Doctor of Education (Ed.D.)
James H. Stronge
The purpose of this study was to investigate current evaluation practices in Virginia and to assess the impact of public school evaluation upon teachers of music. Traditional methods for the evaluation of teachers appear to have limited applicability for the majority of elementary and secondary school educators engaged in the field of performing arts, due primarily to the specialized nature of their respective teaching disciplines. Educational administrators charged with the responsibility for evaluating personnel confront an additional challenge when compelled to apply general models that are not suited to the highly complex world of performing arts instruction. Music teachers and school divisions in Virginia served as sources of data for this descriptive study.;In order for educators to make informed evaluation decisions, comprehensive information about the contributions of music and other fine and performing arts personnel will need to be considered. New evaluation models emerging in recent years may hold the key for a more inclusive view of teaching performance in the arts. This study explored the use of current evaluation models in the context of music education and addressed the need for more reliable approaches to the evaluation of music teachers.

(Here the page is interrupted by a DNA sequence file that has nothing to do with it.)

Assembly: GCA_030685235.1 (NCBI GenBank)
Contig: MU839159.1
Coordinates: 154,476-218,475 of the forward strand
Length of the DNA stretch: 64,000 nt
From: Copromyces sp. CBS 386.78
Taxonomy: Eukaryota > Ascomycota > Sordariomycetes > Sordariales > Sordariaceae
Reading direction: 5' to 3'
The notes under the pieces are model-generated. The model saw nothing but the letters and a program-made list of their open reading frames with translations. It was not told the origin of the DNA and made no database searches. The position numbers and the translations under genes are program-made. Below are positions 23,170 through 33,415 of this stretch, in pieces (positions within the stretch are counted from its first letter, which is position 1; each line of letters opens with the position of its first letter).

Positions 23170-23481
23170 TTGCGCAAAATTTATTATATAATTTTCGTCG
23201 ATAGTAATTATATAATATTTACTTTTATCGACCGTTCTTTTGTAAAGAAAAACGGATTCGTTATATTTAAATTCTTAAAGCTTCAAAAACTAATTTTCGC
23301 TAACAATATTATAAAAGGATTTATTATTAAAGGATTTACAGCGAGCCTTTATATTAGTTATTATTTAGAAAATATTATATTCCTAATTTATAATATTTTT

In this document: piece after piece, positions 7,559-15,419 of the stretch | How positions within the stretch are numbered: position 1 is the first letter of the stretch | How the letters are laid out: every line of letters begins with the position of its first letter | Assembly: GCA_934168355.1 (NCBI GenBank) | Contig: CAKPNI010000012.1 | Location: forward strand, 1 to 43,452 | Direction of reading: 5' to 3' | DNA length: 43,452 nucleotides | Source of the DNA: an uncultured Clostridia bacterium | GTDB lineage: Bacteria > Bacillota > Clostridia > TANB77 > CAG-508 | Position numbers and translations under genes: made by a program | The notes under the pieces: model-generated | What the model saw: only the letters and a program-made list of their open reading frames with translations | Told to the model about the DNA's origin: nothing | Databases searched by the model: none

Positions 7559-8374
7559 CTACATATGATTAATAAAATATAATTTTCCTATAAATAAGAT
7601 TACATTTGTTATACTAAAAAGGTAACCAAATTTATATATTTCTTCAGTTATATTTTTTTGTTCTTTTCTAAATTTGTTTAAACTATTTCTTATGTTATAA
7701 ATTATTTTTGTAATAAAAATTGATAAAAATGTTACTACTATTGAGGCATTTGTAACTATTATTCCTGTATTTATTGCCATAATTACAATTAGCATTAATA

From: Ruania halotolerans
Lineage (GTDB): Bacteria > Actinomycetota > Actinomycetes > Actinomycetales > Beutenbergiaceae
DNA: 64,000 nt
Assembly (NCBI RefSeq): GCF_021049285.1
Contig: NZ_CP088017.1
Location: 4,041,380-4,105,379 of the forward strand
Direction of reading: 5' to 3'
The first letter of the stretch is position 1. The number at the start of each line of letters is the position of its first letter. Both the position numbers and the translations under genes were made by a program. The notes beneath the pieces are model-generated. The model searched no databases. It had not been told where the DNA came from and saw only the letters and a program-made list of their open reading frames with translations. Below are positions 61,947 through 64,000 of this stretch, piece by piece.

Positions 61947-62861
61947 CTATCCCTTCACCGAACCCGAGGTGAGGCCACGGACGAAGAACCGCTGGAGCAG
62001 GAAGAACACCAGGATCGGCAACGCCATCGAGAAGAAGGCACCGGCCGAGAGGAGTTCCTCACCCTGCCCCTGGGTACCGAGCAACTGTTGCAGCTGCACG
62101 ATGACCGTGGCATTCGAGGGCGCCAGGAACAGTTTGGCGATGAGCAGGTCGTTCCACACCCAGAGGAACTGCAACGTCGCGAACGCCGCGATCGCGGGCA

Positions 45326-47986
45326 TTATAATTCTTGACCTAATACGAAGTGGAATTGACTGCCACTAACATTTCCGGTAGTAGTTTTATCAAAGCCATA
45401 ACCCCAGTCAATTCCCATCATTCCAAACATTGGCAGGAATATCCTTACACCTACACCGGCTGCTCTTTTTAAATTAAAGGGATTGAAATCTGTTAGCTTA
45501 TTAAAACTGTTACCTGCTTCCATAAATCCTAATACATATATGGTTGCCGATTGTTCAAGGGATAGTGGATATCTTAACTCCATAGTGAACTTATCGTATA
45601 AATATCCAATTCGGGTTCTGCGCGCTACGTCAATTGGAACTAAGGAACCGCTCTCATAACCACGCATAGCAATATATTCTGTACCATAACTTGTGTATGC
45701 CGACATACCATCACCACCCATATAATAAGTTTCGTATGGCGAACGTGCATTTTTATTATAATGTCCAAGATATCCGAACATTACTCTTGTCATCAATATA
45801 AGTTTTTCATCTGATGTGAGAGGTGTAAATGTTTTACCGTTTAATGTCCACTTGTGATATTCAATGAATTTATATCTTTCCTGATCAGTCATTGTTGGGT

© The Author
Maranzano, Charles, "Evaluating music teachers in Virginia: Practices and perceptions" (2002). Dissertations, Theses, and Masters Projects. William & Mary. Paper 1539618548.